There are programs for Commerical Divers through IMCA that provide DMT certification. These courses are two weeks in duration and basically provide First Responder Level (EMR) training specific to diving emergencies. An EMT can also sit for the NBDHMT DMT Certification Exam. Through either certification route, the end result is a DMT without Advanced Life Support Training. Sure, it checks a box, and you have a DMT on the jobsite but what is the true capability of this DMT?

Medical Direction is only a phone call away but if the DMT Provider is not skilled and experienced in the treatment the Physician is requesting, how effective is that phone call? Here is an example everyone should understand. You are sitting at home and are experiencing an emergency. Pick the emergency, any one will do. But it is severe enough for you to call 911 and ask for help.

Let’s say you are having chest pain. When the rescue rolls up at your house, in most communities, at least one Paramedic will show up. They will have a cardiac monitor/defibrillator, oxygen, advanced airway management tools, and drugs. The Paramedic will put you on the monitor, analyze your cardiac rhythm, and provide treatment based on their training and protocols to promptly render aid and transport you to the hospital.

Instead of a Paramedic, a EMT or First Responder shows up. They have an AED, oxygen, and basic airway tools. No medications. The responder will hook you up to the AED only if you are in cardiac arrest and the AED will only work if you have a shockable rhythm. You basically have to DIE, for the AED to work. The responder will load you into the ambulance and transport you to the hospital. If the hospital is close, maybe you can receive prompt treatment and survive. If not, well your outcome may not be so great.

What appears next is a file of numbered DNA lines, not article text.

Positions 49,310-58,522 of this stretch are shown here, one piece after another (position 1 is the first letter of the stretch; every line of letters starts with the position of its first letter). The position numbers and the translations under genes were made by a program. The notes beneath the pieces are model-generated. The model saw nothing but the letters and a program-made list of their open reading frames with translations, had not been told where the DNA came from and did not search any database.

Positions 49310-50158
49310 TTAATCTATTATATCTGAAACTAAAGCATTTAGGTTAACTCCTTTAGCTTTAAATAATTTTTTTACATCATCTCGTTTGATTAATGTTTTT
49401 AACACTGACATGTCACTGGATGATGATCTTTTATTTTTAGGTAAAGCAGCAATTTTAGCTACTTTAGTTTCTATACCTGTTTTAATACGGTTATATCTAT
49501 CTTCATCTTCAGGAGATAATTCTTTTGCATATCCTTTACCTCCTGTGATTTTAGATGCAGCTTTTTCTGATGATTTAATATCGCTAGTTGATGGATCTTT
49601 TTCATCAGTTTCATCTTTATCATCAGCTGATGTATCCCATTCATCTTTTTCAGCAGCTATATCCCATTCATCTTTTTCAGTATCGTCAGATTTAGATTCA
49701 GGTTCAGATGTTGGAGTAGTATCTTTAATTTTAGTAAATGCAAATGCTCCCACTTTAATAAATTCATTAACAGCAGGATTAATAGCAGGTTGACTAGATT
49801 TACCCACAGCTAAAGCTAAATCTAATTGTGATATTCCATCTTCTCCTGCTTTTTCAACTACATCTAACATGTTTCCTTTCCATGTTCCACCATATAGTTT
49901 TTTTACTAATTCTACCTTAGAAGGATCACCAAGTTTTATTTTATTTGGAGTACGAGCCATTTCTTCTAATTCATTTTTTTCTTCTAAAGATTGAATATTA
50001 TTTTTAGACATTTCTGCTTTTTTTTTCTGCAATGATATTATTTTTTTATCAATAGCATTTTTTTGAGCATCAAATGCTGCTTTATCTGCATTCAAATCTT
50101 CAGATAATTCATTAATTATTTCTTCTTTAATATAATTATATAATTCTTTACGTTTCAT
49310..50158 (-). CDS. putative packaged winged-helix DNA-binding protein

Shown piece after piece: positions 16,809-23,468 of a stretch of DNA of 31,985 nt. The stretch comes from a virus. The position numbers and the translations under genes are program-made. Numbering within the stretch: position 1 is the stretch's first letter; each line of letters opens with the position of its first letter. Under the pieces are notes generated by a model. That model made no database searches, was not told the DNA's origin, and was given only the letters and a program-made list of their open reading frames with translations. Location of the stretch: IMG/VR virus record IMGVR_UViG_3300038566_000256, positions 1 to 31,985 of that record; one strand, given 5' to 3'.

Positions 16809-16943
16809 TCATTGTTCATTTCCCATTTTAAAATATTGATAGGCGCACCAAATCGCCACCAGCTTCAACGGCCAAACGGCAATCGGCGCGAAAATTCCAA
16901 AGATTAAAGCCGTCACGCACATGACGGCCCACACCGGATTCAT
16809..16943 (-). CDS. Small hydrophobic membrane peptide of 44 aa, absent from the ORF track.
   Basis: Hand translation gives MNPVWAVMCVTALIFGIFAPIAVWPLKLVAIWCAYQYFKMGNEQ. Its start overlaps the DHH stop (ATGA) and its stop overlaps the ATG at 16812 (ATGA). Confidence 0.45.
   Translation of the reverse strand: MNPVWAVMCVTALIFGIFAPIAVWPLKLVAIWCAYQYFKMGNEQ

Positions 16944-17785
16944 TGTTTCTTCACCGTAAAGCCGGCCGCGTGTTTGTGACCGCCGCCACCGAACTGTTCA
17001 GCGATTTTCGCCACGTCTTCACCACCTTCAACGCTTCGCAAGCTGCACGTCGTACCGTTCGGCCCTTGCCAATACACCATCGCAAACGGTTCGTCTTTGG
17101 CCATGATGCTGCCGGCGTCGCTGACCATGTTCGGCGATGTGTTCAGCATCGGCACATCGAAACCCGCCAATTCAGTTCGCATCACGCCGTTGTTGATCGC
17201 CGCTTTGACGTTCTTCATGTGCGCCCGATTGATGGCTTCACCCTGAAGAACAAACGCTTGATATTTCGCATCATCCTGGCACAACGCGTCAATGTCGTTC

Now, move that scene offshore or to a remote location. How far out is that helicopter? Pressing you in a chamber isn’t going to fix everything. Can your DMT provide pain management if you have multi-system trauma or even a simple fracture? Can they provide an advanced airway to keep you oxygenated while waiting on that rotor asset?

Who do you want at your side in anything other than maybe Type I DCS or indigestion? If you are honest with yourself, it is that well trained Paramedic/DMT that can provide a medical response to practically any emergency. Not the DMT that survived a two-week course and is now wearing the DMT shirt on your job carrying their AED around.

Emergency Medical Care should be provided by those with training and experience in emergency medicine. A Paramedic is your best option to provide medical care in any situation. While other DMT personnel can be a medical force multiplier, do you want them to be your primary provider?

There is a supporting role for the Commercial Diver that is also a DMT and that training should continue. But if it is being used to check a box, and save a buck, you are putting your personnel at risk and providing sub-par medical care.

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Water Rescue & DAN Training